With children back to school, it’s important to strive to make your kids a balanced and nutritious lunch box. We’ve got some top tips on how to reduce sugar in your child’s school lunch.

Tabitha Acret, Dental Hygienist and ambassador for the AIRFLOW Dental Spa highlights the dangers that can occur when children consume too much sugar.

Dangers Of Sugar

Sugar can lead to many negative health outcomes for not just the general public, but our children as well. In 2018, an estimated 28% of children and adolescents in Australia were overweight or obese. Diets high in sugar can lead to concentration problems, poor health outcomes and can cause oral health problems such as decay. This can contribute to a painful mouth and teeth, lack of concentration, missed school and therefore loss of learning.

How Much Sugar Is Too Much?

The World Health Organisation (WHO) recommends that children eat no more than 25 grams or 6 teaspoons of sugar per day. Many parents think they’ve packed their child a healthy lunch but a lot of options on the supermarket shelves are high in sugar. Always look at the nutritional panel on the back of your food. Something labeled ‘healthy’ isn’t always as it seems.

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How To Reduce Sugar

Tabitha suggests some top tips on how to reduce sugar from your child’s lunch box and snacks.

Choose natural ingredients and products. 

Calcium is great for our children and yoghurt is a healthy snack in itself. Unfortunately, not all yoghurts are created equal in the sugar department. This ‘healthy’ snack we get our kids can sometimes contain more sugar than soft drink. Stick to the Greek variety or natural yoghurts, and add fresh fruit for flavour rather than the artificially flavoured yoghurts.

Ban the muesli bars.

Muesli bars are somewhat of a staple in our kids’ school lunch boxes. They are convenient and the advertising and packaging tends to imply they are a healthy alternative. However, muesli bars can be filled with sugar – sometimes even more than a doughnut! They contain little amounts of fibre and therefore are not filling your little one up for long either. Read the labels and aim for lower sugar products or else you’ll be left with muesli bars that have a 40% sugar content! The daily recommended intake for children sits at less than 25 grams, so when picking an appropriate muesli bar, try and keep it under 8 grams.

Water always wins.

When filling our kids drink bottles for school there is plenty of pressure to add a little something extra to the water. Our supermarkets aisles are filled with flavoured options, giving kids the impression that they are a healthy and acceptable alternative to water. More often than not these waters are filled with sugar, so I can’t recommend enough that it’s best to stick to freshwater for school.

Dread the spread.

The fillings on our children’s sandwiches can have a huge impact on their daily sugar consumption. Nutella is on average 58%, jam 60%, and honey a staggering 80%. Not only are we thinking of the sugar, but the sugar crash, and sustaining their energy levels for longer periods of learning. Stick to your lean meat, cheeses, and salads for a far more satisfying feed.

What are your tips to reduce sugar in your child’s diet? Tell us in the comments below.


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  • Make sandwiches with bread that isn’t white, and make as many ingredients yourself so you know the sugar content, and stop giving them sugary drinks including fruit drinks.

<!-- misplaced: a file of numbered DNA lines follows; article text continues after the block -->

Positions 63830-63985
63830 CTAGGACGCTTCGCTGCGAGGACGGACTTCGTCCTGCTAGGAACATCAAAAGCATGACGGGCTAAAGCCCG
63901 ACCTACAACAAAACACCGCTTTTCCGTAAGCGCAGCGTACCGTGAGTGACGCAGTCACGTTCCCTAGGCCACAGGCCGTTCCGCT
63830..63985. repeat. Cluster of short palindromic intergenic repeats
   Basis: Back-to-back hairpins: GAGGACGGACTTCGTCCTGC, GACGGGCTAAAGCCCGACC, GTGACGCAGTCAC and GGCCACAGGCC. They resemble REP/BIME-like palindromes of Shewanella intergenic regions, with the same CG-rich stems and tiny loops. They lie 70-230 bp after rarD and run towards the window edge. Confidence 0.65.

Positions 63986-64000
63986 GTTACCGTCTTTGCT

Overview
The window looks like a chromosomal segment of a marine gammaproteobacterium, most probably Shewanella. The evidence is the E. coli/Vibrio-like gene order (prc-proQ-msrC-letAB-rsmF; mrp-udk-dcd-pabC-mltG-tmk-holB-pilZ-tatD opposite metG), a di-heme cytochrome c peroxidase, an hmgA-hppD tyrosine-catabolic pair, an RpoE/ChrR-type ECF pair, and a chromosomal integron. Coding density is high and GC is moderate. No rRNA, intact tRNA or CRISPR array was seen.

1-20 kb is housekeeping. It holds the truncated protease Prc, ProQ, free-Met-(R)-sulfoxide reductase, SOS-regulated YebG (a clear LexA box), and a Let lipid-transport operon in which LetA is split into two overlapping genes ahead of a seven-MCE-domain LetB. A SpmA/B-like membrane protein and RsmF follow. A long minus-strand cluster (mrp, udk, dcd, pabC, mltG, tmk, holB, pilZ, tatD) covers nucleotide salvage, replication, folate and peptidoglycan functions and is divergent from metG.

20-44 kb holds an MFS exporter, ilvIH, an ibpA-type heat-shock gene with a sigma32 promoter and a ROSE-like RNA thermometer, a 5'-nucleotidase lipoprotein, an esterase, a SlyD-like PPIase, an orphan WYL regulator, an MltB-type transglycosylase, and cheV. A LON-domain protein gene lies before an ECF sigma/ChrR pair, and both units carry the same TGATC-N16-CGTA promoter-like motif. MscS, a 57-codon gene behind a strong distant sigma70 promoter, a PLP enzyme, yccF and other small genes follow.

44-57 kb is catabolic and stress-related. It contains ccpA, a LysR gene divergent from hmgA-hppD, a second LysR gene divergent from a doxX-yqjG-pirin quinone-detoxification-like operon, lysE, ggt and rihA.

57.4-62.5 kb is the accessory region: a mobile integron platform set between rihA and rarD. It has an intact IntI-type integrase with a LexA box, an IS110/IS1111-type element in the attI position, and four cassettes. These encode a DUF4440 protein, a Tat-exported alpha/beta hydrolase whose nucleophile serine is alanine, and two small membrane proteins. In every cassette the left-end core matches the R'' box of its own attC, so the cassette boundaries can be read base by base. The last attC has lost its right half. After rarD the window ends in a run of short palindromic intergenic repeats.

• I don’t think banning museli bars as a blanket statement is helpful. We make our own museli bars and there are no refined sugars in them, plenty of healthy seeds and fats /oils


  • I make homemade muesli bars and they are good!


  • Water is all that is packed for drinks. For the rest I keep it mostly healthy but a sneak in a treat once a week if she has been doing her homework

    • We drink a lot of water too and have sugar in moderation; like all things.


  • Good suggestions. My kids have a heap of fruit and veg in their lunchboxes, sometimes I’d love to just throw in something unhealthy and easy, that requires little preparation.


  • Just about everything we eat contains some sugar. It’s hard to know what doesn’t contain at least a small amount of sugar. Best idea is to eat whatever you want but in moderation.


  • Moderation! It’s great to offer everything, but when you have fussy eaters… you do what works. It evens out in the end.


  • I’m trying to do this as my son is so fussy! Doesn’t help that his dad is a sweet tooth


  • All of those spreads are a weekend treat only in our house!


  • Well the picture shows a slice of white bread. You could start with ditching the white bread for a wholemeal multi seeded loaf and less processed foods. Spreads can be a killer but doesn’t have to be. Pana has for example a beautiful raw chocolate spread, and there are jams without added sugar on the market. And what about peanut butter, that’s also a spread and you can buy them without added sugar. Read the labels indeed !


  • It’s so hard, so many foods have sugars these days


  • So important


  • In this day and age we shouldn’t be stressing parents out about school lunches. Just pack some natural foods, steer away from lollies, chips and biscuits, for your kids and they will be fine.


  • My tips to avoid the sugar trap for kids lunchboxes would be to make most foods yourself, from scratch. This probably won’t eliminate sugar, it’s just about everywhere, but you will know exactly how much is in the food. And stick to natural products, fresh fruit and veggies, meat, yoghurt etc


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